Also concerning, honestly, is Lucilla herself. I’m not saying that I expect for all women in animated movies to be as strong as female heroes like Elsa in Frozen (although it would be nice if they were), but Lucilla is so passive to everything that goes on around her that she doesn’t function as a character so much as a prop. She’s in an unpleasant situation where the outcome of a gladiatorial combat match will decide who she has to marry, but she doesn’t do anything to combat that fate, instead just complaining to Timo that he “doesn’t ever try to do anything” and telling him that “she didn’t know that he became pregnant” when she first sees the weight he’s gained over the years (because that’s a saying kids need to start quoting, obviously). Even worse, she becomes victim to the whole “misunderstanding” cliche that we’ve seen so many times when she’s tricked into thinking that Timo’s relationship with Diana has become romantic. And to top it all off, she’s regulated to “damsel in distress” during the film’s climax, which serves no purpose to anything since the stakes–involving Timo, supposedly, “fighting to the death” in the arena–are already high enough as they are.
On the other side of that, Timo’s relationship with Diana does fare a little better. Although I wished it would amount to something more than her just abusing him over and over again (this may be the first children’s movie I’ve ever seen where a woman pins a man to the ground by placing her foot directly on his crotch), her introduction does give Gladiators of Rome something resembling narrative footing, and I liked that they were able to form an “acquaintanceship” with each other without ever becoming a couple. The scene where Timo finds out about her through a series of incredibly specific flyers is actually pretty amusing, and there are a number of moments following this where I was surprised by the fact that I genuinely laughed. Granted, that’s only faint praise at best, but after the film’s dismal opening twenty minutes or so, anything that feels like entertainment comes across as a relief.
Of course, that only ends up going but so far, and for every good joke that Gladiators of Rome does manage to pull off, there are many more that sadly end up being obnoxious. Those aforementioned baby gladiators (baby gladiators!) seem to be here to give the movie an “edge,” but their purpose in the story is never made clear (why exactly are they serving Cassio anyway?), and their scenes–of which there are really too many–aren’t nearly as clever as the filmmakers apparently think they are. Similarly, there are several pop culture references that come out of nowhere, and even the ones that are pretty funny (“I hate these things…and they put them in every movie!” Timo laments as he has to cross a rickety bridge over a canyon at one point) don’t technically “work” since they are so inconsistent in terms of whatever tone the movie is attempting to go for. Is Gladiators of Rome trying to be a straightforward adventure like Kung Fu Panda? Or is it wanting to be a “modern” comedy in the vein of Disney’s Hercules? It never really makes up its mind, resulting in us getting references to things like 2 Fast 2 Furious of all things during a chariot race sequence, which is just about as forced and awkward as it sounds.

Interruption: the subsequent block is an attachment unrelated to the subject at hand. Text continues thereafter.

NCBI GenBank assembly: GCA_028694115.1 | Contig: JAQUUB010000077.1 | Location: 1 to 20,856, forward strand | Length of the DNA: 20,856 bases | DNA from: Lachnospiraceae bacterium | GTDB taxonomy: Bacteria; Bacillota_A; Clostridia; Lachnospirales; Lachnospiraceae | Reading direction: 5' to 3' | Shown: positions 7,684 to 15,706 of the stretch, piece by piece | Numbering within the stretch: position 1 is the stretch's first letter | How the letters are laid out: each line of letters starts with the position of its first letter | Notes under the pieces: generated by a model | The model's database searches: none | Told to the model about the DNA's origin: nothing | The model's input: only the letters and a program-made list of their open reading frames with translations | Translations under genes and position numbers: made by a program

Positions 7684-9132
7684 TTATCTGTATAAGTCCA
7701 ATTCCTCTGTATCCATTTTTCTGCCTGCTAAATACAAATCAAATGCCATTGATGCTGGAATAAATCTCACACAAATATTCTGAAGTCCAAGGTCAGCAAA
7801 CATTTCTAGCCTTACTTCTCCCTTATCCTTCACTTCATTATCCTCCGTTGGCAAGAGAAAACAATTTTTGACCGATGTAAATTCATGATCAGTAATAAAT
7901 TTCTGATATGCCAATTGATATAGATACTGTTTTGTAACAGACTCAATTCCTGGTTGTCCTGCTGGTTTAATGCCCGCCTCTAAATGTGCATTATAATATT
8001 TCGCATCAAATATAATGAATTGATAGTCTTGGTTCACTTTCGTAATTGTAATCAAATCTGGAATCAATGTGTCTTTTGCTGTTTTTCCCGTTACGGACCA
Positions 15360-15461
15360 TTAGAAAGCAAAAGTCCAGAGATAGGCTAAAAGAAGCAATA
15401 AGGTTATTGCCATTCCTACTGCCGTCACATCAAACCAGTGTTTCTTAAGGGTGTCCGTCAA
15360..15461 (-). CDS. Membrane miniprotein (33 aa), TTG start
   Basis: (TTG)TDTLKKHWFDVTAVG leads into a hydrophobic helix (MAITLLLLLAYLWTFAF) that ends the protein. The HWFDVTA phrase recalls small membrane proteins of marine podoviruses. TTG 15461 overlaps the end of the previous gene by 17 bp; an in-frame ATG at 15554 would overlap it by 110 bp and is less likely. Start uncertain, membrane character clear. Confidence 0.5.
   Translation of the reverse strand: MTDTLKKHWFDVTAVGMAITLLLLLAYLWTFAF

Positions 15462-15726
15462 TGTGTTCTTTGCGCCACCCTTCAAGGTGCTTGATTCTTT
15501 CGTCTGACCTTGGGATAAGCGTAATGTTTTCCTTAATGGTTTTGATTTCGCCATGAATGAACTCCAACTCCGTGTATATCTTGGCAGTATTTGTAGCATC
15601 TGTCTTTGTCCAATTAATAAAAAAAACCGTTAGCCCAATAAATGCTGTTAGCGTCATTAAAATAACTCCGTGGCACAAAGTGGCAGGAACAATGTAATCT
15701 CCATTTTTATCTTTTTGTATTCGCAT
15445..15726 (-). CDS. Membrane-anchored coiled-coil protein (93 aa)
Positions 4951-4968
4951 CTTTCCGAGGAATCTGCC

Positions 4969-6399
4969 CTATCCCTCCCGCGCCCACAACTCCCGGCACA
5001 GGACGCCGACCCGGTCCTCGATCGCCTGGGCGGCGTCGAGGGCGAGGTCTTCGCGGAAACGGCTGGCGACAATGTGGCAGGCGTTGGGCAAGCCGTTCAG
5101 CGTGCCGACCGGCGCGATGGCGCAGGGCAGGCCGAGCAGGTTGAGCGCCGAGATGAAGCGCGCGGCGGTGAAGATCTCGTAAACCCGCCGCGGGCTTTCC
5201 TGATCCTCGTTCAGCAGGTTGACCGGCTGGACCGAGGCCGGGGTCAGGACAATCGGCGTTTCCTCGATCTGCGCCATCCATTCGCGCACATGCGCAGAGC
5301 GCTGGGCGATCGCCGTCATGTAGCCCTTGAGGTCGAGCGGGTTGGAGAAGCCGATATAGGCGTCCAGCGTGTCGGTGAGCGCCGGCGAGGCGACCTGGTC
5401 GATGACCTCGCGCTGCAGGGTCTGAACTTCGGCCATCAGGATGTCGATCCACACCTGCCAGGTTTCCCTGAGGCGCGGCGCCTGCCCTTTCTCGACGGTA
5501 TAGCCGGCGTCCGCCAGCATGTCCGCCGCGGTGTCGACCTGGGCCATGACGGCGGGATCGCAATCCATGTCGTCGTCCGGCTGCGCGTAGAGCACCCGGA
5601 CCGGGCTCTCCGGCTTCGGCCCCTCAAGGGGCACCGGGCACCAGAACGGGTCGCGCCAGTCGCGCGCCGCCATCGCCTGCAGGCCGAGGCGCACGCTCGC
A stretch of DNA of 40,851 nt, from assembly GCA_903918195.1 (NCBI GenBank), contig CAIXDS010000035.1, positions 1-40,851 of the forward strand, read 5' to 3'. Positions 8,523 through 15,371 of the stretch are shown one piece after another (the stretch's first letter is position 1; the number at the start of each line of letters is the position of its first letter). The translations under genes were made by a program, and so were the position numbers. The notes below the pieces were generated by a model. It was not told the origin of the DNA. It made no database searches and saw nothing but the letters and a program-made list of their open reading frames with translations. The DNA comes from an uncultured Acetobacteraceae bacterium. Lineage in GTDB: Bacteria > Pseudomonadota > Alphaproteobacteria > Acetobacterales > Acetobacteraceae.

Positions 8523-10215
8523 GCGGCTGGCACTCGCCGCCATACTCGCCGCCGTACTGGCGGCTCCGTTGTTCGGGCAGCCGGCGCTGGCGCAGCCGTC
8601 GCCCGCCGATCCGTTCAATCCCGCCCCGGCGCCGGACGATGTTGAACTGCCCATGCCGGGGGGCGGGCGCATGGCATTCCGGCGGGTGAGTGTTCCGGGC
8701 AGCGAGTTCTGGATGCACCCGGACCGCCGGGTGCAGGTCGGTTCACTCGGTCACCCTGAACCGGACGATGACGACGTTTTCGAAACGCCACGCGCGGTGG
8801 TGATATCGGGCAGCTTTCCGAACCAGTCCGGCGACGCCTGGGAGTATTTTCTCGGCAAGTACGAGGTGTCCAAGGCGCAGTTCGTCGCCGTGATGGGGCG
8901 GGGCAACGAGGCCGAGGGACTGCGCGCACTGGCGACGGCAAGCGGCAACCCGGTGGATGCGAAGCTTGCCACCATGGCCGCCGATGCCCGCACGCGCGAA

Nothing in the film is more awkward, however, than its climatic battle, which finds numerous stereotypes from across the world comically disposing of themselves so that Timo doesn’t have to do any actual killing in the arena himself. In fact, the movie pretty much abandons the gladiator concept its been building up to after a certain point, with Cassio taking a magic potion that transforms him into a giant minotaur and Timo having to stop him from kidnapping Lucilla. But even with that brought into play, perhaps the most perplexing thing about Gladiators of Rome is how generic it feels despite all of its bizarre material. It’s almost disappointing, in a sense, that the movie’s not worse than it is, because then at least it might be fascinating on a Food Fight kind of level, instead of being almost instantly forgettable once the credits start rolling. Despite being a movie that is constantly ordering its lead character to “try harder,” Gladiators of Rome is a movie that doesn’t seem to be trying at all, and the fact that it never strives to be anything more than a passable rental for kids may be its greatest sin. To answer Maximus’ famous question to his bloodthirsty crowd of spectators in Gladiator, no, this was not what I wanted. And, sadly, I was not very entertained.